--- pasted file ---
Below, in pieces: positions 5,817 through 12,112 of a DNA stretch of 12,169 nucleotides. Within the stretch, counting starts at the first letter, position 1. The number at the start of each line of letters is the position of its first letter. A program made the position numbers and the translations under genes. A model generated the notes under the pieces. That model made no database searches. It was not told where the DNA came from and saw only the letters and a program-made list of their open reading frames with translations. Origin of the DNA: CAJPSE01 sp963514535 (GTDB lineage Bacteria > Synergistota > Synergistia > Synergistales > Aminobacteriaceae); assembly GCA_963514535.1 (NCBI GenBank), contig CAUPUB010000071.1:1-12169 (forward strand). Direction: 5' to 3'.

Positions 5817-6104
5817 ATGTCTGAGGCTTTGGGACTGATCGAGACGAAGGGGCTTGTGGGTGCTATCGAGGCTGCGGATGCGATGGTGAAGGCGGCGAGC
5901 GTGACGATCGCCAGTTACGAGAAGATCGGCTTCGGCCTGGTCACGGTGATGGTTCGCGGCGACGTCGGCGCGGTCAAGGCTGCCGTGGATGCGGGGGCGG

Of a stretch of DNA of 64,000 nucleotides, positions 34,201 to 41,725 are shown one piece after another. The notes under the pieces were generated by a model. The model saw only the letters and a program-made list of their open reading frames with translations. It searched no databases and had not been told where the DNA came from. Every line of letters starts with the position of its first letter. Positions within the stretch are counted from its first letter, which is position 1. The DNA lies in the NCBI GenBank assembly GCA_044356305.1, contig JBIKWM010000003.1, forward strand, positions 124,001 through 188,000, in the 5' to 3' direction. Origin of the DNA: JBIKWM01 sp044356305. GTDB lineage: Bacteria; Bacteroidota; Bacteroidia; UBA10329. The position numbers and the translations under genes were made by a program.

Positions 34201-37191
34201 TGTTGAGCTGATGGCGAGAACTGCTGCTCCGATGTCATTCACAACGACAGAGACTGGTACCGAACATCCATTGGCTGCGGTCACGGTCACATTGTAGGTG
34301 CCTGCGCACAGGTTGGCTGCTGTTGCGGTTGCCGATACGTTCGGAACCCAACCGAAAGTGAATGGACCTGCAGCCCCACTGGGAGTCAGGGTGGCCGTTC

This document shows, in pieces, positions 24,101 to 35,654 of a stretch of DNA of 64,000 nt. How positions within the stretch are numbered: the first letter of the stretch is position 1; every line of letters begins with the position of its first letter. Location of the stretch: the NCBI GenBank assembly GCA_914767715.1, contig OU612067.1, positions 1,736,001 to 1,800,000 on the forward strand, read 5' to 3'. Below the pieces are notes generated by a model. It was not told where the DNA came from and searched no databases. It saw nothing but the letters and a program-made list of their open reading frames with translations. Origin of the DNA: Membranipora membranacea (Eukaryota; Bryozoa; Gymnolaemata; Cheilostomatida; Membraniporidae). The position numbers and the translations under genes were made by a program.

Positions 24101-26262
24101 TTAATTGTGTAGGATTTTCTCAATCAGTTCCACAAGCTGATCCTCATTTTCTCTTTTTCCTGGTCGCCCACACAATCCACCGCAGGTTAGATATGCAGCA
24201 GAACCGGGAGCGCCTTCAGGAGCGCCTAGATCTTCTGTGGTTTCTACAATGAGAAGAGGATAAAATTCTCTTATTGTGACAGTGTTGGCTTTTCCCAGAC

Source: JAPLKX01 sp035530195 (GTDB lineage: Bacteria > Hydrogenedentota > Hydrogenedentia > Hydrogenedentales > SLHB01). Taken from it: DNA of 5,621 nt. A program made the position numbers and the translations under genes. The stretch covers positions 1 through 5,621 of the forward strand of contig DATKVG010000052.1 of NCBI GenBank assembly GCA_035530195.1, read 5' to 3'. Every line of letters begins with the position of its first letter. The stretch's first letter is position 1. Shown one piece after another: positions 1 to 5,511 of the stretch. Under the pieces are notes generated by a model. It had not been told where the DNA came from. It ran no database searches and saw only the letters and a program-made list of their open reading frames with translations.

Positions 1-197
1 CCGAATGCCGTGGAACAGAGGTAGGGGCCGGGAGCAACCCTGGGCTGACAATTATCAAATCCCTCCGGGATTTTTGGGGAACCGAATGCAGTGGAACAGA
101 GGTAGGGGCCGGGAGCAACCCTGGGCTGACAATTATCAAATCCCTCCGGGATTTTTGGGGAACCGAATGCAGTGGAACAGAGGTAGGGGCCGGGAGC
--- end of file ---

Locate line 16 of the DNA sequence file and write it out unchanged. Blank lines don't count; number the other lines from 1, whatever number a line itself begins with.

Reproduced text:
101 GGTAGGGGCCGGGAGCAACCCTGGGCTGACAATTATCAAATCCCTCCGGGATTTTTGGGGAACCGAATGCAGTGGAACAGAGGTAGGGGCCGGGAGC